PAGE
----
I know a lot of you are at-work-only readers and actually try to have lives and/or watch football on the weekend. Whatever, I can’t stop you from doing silly things.
If you are one of those people with bad priorities, however, we would like you to know that there was all kinds of fun playoff activity over the weekend, we were writing about it, and here is a little rundown of what you missed:
- The Rangers and Braves are gone thanks to the wild card game, the A’s and Giants are down 0-2 to the Tigers and Reds, respectively, the Yankees hold a 1-0 lead on the Orioles and the Nats have the same on the Cards.
- There was an awful infield fly rule call in Atlanta on Friday which, for some reason, Braves fans are starting to believe was the reason they lost that game as opposed to Braves players throwing the ball all over the infield and leaving runners in scoring position. Whatever. That call was bad, but it didn’t cost the Braves the game. The Braves cost the Braves the game.
- That awful call caused Braves fans, for the first time in living memory, to display passion. So I guess something good came out of it all! Actually, no: that was just pathetic, Braves fans. Just uncalled for bull, and I was rather embarrassed to count myself in your number on Friday night. There is never an excuse to throw stuff on the field. I doubt baseball would do it in a playoff game, but that’s the kind of thing that could have caused a forfeit. Go back to watching Georgia football, you jerks, and let us few dozen real Braves fans continue to root for our team in a quiet, but far more dignified manner.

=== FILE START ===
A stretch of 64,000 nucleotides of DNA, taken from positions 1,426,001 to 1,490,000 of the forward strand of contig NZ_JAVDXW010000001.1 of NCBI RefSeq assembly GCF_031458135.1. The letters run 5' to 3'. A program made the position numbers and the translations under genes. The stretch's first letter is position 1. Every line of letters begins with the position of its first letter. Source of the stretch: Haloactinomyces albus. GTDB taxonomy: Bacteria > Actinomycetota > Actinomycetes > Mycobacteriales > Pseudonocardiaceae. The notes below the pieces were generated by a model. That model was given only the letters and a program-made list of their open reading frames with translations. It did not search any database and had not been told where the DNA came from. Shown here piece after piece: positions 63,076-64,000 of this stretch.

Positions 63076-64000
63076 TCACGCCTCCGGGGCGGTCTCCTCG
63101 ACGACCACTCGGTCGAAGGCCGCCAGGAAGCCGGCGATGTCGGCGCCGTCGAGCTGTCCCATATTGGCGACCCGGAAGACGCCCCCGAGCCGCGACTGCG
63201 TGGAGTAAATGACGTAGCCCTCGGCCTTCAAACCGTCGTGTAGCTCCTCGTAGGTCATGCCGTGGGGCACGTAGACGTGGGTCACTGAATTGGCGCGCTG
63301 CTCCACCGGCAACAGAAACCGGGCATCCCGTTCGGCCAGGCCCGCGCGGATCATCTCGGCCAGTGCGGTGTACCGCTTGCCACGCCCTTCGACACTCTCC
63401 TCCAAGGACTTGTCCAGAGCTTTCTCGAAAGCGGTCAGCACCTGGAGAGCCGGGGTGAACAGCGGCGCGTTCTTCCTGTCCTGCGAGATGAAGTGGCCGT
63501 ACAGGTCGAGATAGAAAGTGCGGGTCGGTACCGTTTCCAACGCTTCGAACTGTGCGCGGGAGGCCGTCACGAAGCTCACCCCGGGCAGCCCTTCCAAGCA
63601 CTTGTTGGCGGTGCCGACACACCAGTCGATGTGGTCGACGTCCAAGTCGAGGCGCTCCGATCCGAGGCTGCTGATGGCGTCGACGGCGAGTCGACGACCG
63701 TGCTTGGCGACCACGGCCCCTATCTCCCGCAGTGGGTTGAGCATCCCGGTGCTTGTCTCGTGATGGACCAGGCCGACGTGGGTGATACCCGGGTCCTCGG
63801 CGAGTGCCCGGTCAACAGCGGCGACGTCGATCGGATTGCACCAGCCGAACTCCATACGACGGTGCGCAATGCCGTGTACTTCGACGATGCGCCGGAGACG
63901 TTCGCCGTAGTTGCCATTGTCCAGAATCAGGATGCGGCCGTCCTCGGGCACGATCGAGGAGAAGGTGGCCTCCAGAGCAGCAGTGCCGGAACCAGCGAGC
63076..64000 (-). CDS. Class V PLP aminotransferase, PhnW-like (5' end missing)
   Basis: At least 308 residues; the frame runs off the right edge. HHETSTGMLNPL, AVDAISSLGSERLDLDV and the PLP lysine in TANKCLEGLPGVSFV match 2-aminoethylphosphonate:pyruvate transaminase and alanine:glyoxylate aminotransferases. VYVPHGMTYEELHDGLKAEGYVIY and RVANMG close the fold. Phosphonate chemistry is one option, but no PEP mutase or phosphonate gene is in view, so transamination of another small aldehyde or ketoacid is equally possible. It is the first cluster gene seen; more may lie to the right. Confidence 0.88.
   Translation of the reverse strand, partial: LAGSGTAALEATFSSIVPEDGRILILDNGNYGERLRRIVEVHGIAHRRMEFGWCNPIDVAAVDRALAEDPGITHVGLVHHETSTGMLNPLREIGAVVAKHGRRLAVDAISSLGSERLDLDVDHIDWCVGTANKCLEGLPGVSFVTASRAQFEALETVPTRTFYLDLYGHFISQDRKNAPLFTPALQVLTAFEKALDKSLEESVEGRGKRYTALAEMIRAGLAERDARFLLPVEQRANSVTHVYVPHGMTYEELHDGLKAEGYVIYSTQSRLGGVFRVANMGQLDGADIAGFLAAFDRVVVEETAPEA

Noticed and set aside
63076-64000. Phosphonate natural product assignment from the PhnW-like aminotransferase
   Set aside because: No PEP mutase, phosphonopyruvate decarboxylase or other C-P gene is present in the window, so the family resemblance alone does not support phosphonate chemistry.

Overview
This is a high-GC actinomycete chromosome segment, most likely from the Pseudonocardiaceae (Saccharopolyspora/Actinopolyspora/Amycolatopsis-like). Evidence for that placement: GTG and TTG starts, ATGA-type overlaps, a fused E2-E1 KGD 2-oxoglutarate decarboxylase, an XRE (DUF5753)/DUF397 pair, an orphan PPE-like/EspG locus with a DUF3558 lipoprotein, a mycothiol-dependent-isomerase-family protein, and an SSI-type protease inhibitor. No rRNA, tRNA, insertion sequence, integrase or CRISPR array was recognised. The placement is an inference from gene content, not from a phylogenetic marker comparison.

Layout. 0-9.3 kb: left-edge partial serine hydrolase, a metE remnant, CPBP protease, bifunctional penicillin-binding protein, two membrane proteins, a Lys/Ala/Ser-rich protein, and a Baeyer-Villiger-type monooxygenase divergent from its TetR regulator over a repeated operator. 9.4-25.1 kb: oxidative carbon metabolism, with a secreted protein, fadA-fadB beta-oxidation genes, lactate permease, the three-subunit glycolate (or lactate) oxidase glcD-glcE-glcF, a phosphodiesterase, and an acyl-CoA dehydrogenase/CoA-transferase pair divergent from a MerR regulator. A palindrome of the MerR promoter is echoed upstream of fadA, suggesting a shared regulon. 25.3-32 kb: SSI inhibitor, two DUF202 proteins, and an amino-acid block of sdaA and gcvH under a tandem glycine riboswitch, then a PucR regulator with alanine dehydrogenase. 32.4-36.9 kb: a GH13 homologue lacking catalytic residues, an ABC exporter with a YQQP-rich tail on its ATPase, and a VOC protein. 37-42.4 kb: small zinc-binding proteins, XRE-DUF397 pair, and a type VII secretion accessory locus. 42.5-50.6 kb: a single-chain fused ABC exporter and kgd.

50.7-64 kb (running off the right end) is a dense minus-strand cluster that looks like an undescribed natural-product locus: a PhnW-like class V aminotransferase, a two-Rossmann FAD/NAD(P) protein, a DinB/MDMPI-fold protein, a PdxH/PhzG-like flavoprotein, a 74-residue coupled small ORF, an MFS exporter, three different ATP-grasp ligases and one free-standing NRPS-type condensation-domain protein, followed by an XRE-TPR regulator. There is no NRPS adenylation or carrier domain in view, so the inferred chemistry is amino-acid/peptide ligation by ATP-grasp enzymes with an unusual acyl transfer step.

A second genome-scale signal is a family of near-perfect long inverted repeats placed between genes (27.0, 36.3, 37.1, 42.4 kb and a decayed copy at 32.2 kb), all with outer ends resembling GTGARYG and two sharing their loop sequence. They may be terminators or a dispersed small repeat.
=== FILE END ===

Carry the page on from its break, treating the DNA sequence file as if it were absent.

- Despite last night’s ninth inning implosion against the Yankees, the O’s have had something to celebrate in the playoffs for the first time in 15 years.
- In contrast, the Rangers skipper and star player caught some heat. And the star suggests that he’s played his last game for the Boys from Arlington.
- And in contrast to that, Dusty Baker hinted that he will be back with his team next year.
- The Atheltics are wearing a logo in memory of Pat Neshek’s son. Pat Neshek showed heart supreme by taking the ball and pitching. The A’s bats were silenced by Justin Verlander.
- The Reds’ ace? Not as good. Johnny Cueto threw eight pitches and left with back spasms in Game 1 of the NLDS. No worries, though, the Reds had it all along.
- In Game 2, the A’s pen shows that all the work its been getting of late may be taking its toll. Don Kelly, meanwhile, plays hero.
- Oh, and the A’s are not a big fan of Al Albuquerque, who planted a wet one on a baseball before making a putout. Hey man, let no one judge someone else’s love.
- The Nats — despite Gio Gonzalez acting like he was the singer in a Rick Ankiel cover band — beat the Cardinals.
- Bronson Arroyo stymied the Giants in Game 2. People still say “stymied,” right?
- CC Sabathia shows us all the value of an ace. The Orioles’ bullpen shows us that the post season is a whole new ballgame.
- The San Francisco Giants’ offense is on the side of milk cartons, asking “have you seen me?”
And we keep on going today: the Nats and Cardinals play in St. Louis at 4:37 PM Eastern time. The Orioles and Yankees play in Baltimore at 8:07 PM.
Ken Rosenthal of FOX Sports reports that the Diamondbacks spoke with Bryce Dixon, the agent of free agent starter Johnny Cueto. However, Rosenthal notes that Cueto’s price tag is expected to exceed the Diamondbacks’ comfort level.